The way prison staff perceive the quality of their working life and how they are treated by managers and colleagues has a significant impact on the atmosphere in detention and the treatment of prisoners. Prison officers who feel valued, trusted and respected at work are more likely to apply these values to the treatment of prisoners. Favourable prison working conditions are also important for attracting and retaining suitable staff.
International standards are clear that prison personnel should be appointed on a full-time basis with civilian status, adequate salaries and favourable employment benefits and conditions of service. In reality, it is not uncommon for prison staff to have a low standing in the community and receive low salaries which are sometimes paid irregularly, impacting negatively on motivation and performance of their duties. It can also encourage corruption.
Status, remuneration and benefits
In order to attract and retain suitable staff, prison officers should be professional civil servants with civilian status. They should receive remuneration and benefits that enable them and their families to have a decent standard of living, given the local context and price level. These should be in the range of other comparable public service professions such as police officers, teachers or nurses, and take into account the complex and sometimes dangerous nature of the role. The status and salary should also provide prison officers with a standing in the community that reflects the contribution they make to society. Staff should receive clear information about promotion possibilities. Promotion decisions should emphasise competence (work experience, effort and quality of work done) – they should not be automatic. Regular performance appraisals should help staff develop to their full potential.
Workplace location and transfers
Prisons are sometimes located in isolated places, away from urban settlements, making it difficult for prison officers to access services and facilities such as shops, doctors, social activities and schools for their children. In some contexts, prison officers are required to live in a community made up only of other prison officers, making it difficult for themselves and their families to lead a ‘normal’, diversified social life. They may also be required to transfer regularly to work in different prisons, with all the challenges of relocation. These circumstances may require additional subsidies such as for housing, travel, medical care and education for children, etc. in order to prevent inequitable living conditions of prison officers and their families.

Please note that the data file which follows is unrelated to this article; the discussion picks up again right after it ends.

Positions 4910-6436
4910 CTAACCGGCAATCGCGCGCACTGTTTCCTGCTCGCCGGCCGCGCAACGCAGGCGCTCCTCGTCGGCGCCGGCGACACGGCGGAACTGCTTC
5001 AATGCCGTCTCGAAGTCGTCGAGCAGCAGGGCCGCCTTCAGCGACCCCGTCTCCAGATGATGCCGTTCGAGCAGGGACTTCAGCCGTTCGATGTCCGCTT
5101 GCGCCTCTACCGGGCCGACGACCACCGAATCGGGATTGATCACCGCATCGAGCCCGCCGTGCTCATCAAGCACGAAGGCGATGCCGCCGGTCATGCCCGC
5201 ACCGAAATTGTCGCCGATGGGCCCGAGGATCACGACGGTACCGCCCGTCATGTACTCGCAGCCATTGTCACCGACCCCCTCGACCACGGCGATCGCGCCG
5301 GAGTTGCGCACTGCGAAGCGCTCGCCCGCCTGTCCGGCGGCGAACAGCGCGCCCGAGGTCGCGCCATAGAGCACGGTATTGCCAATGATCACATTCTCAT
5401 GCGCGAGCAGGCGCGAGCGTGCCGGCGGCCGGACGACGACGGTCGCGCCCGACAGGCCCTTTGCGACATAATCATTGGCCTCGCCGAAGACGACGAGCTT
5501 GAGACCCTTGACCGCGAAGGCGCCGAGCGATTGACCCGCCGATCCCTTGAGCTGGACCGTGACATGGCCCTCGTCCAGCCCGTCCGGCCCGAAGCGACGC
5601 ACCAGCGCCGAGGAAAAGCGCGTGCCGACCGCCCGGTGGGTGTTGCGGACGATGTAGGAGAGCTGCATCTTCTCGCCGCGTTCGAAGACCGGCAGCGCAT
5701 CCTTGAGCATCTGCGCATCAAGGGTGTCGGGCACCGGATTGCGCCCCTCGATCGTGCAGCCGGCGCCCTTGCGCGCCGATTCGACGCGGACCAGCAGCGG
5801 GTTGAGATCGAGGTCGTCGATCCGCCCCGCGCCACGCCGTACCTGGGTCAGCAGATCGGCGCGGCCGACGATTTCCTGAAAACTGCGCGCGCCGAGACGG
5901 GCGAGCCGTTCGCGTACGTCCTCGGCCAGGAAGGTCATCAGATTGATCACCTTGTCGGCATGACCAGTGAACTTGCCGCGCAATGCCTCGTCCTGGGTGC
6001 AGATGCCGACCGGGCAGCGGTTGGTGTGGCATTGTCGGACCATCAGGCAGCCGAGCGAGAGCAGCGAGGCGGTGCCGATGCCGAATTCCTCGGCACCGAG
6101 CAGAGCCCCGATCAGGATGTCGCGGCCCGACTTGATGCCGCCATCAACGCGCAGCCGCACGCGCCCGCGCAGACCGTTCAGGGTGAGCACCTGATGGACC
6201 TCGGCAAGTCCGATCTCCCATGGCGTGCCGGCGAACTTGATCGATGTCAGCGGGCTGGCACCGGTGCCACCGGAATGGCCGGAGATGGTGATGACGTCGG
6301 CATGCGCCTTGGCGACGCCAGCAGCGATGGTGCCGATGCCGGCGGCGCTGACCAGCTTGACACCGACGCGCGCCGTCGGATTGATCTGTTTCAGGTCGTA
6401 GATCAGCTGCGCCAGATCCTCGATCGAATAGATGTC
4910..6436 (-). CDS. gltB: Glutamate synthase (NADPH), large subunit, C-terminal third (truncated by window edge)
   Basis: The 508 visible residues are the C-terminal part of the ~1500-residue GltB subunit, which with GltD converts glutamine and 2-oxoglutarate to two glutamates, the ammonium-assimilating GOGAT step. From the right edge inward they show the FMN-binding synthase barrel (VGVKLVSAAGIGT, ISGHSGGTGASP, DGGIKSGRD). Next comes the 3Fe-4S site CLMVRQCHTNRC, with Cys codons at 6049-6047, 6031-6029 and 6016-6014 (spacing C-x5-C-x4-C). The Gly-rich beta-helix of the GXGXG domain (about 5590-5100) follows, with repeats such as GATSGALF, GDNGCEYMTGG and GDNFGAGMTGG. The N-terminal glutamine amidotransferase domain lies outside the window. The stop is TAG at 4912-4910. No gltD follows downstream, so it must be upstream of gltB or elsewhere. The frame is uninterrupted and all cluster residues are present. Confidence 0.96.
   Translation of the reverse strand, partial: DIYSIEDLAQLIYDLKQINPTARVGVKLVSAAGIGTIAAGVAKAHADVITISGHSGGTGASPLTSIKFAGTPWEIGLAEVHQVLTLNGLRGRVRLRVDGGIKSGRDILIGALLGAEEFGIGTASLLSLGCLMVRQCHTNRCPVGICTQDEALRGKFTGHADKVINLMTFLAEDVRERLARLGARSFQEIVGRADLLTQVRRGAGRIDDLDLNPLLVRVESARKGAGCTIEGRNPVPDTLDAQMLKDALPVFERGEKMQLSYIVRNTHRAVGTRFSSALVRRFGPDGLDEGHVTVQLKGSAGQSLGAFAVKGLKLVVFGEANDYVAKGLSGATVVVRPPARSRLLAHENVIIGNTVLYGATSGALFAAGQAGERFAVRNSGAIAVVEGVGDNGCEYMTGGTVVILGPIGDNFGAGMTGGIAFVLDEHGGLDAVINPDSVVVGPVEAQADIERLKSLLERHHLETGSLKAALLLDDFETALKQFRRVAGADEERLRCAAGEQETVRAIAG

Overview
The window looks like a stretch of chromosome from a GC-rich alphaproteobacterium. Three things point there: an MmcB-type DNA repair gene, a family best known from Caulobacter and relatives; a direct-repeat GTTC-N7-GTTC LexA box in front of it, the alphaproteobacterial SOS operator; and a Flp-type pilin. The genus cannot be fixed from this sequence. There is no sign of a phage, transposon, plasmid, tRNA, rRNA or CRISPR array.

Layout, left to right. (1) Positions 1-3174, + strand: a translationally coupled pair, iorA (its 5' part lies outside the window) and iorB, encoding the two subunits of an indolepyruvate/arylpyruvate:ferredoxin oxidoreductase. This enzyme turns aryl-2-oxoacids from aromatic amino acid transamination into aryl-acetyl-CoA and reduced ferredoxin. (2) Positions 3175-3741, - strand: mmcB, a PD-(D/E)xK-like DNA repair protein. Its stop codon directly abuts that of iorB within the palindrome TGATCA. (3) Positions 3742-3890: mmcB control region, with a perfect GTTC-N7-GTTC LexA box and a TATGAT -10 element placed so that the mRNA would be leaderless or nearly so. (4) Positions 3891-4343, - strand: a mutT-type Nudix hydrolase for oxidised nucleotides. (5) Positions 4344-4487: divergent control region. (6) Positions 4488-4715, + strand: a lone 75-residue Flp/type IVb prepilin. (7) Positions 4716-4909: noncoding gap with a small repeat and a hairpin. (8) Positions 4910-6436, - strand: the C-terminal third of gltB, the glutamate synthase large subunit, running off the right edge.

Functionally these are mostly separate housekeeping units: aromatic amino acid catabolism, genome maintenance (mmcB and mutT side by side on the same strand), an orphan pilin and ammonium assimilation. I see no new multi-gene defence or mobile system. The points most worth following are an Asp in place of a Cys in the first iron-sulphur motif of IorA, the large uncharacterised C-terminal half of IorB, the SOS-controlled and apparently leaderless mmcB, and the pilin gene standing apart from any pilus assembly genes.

Challenges and impact of prison work on staff
Prison work can have a significant emotional impact on staff. The prison environment is punitive and often violent, and staff may experience high levels of work related stress. Overcrowding and an inadequate staff/prisoner ratio make it more difficult for prison officers to carry out their functions and create an insecure environment within prisons. Prison staff are sometimes expected to undertake significant amounts of overtime and very long shifts in order to maintain basic security, which can lead to increased stress and premature burnout. The physical working environment can also be extremely difficult, including poor physical infrastructure, insufficient space, air and light, a lack of sewerage and waste disposal or other unhygienic conditions.
Support services and counselling
Prisons should therefore have a staff welfare policy. This should include the provision of independent support services, including counselling by trained professionals, with whom staff can speak voluntarily and in confidence about their work, challenges and concerns. It is important for prisons to proactively ensure that staff feel able to avail themselves of such services. It is recognised that mixed gender staffing can have a normalising influence and positive effect on the prison working environment.
Relationship with management
It is important for prison staff to feel they are treated with trust, legitimacy and fairness within the prison organisation. Prisons therefore require professional leadership, with effective communication and participatory management processes that take into account the voices of staff. In reality, it is not uncommon for prison staff to feel unsupported by management who they perceive as bureaucrats who do not understand the nature of the operational work, the dangers and difficulties involved. Prison staff have the right to be represented by unions, which can play an important role in representing staff interests towards management and improving working conditions.
Peer pressure and “esprit de corps”
Prison officers frequently have a strong “esprit de corps” which emphasises solidarity. While this can be a source of support, it can also involve peer pressure to conform to the way things are done, including “not being soft” on prisoners. Those that do not conform can suffer intimidation, harassment and ostracism. Prison should have a clear code of ethics and disciplinary procedures which are applied in a fair and transparent way. These can build staff confidence in the organisation and management and help to protect against inappropriate behaviour and abuse within the institution.
Discrimination at work
There should be no discrimination in the prison work place. Prisons should have clear regulations, policies and mechanisms to prevent and address discriminatory behaviour. Women prison officers and those from minority groups should have the same opportunities, professional encouragement and access to promotions and training opportunities as others. It should be clear that women can perform the prison officer role as well as men. Mixed staffing can have benefits in terms of the custodial ethos and fostering a degree of normality in the prison environment.
Given the importance of staffing issues, prisons should have an explicit policy written in formal documents relating to all aspects of staff selection, training, status, management responsibilities, conditions of work and mobility. This should emphasis the ethical nature of prisons and prison work and refer to human rights standards. The policy should be formulated in consultation with staff and/or their representatives and should be periodically reviewed and revised as necessary.
Legal standards (5) Print
United Nations Standard Minimum Rules for the Treatment of Prisoners (the Nelson Mandela Rules)